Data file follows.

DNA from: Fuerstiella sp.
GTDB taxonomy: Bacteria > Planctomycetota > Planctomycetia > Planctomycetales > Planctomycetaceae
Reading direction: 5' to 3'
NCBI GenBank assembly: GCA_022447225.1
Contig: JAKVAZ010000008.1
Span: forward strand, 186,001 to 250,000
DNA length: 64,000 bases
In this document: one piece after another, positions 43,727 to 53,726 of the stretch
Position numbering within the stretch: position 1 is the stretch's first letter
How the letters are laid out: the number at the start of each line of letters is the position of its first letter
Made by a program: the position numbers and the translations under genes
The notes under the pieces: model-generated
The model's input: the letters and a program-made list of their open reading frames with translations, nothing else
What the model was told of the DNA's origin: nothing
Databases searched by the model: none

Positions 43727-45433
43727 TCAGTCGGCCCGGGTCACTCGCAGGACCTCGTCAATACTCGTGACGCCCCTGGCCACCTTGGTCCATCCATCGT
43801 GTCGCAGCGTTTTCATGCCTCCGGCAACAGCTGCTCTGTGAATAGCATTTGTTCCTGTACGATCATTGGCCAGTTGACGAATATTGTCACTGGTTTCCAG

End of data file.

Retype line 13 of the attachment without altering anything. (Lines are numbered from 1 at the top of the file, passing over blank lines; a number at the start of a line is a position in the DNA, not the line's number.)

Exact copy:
The model's input: the letters and a program-made list of their open reading frames with translations, nothing else